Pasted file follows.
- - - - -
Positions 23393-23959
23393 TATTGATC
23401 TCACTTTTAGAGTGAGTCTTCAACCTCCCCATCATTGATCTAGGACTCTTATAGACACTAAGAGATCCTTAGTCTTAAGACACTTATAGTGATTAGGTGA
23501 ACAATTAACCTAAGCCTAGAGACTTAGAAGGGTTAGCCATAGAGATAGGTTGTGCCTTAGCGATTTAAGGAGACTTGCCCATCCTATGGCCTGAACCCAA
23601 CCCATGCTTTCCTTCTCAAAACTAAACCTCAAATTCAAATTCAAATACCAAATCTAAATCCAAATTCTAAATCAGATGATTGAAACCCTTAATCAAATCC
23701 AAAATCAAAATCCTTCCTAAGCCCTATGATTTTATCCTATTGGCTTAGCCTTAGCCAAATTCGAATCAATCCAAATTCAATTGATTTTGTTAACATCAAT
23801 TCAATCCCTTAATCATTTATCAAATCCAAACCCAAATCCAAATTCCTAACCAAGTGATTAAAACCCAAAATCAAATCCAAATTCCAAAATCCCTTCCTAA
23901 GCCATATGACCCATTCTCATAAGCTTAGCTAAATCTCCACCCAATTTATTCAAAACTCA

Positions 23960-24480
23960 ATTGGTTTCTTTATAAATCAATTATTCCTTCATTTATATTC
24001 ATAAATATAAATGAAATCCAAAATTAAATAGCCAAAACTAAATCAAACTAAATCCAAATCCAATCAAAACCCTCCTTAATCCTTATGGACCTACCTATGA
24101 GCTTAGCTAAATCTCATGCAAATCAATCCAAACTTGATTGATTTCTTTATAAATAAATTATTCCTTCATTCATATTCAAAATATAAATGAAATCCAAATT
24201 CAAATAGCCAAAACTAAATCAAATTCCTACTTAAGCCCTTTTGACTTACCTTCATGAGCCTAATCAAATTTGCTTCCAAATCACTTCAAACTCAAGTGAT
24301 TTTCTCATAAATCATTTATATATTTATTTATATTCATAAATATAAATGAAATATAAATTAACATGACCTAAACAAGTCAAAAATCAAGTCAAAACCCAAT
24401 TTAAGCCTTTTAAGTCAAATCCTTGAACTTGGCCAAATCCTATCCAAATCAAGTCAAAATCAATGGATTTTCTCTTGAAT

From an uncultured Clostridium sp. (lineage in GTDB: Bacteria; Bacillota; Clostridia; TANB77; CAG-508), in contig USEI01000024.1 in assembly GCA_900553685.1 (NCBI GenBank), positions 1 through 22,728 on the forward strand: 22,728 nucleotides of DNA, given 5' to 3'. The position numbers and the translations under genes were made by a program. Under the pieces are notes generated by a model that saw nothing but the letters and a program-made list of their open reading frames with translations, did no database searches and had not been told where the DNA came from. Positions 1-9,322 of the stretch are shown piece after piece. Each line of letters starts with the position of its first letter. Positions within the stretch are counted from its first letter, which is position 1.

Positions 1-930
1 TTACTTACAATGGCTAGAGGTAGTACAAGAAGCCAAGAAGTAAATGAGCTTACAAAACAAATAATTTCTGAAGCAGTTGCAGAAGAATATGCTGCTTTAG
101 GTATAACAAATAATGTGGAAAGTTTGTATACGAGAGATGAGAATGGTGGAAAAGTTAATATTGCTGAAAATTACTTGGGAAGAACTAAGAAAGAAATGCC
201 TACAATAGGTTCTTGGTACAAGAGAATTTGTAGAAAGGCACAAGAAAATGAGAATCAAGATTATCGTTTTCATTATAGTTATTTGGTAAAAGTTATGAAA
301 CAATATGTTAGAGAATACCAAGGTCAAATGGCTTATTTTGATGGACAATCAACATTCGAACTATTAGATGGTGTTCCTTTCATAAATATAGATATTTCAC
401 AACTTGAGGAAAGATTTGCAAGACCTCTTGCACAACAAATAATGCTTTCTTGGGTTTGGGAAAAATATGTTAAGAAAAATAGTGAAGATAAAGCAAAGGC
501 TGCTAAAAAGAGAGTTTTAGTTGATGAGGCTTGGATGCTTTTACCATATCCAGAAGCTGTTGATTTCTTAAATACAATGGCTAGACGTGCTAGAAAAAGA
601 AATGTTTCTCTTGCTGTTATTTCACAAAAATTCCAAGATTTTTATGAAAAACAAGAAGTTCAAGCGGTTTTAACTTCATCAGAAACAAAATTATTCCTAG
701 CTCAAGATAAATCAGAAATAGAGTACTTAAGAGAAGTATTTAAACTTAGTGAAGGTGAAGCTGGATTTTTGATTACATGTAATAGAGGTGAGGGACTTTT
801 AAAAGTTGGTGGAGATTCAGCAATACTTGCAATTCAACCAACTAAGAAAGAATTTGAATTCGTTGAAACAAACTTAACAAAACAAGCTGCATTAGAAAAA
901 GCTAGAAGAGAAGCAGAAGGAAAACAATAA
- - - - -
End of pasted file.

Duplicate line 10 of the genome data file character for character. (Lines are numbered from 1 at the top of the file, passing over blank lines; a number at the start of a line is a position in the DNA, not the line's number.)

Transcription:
23960 ATTGGTTTCTTTATAAATCAATTATTCCTTCATTTATATTC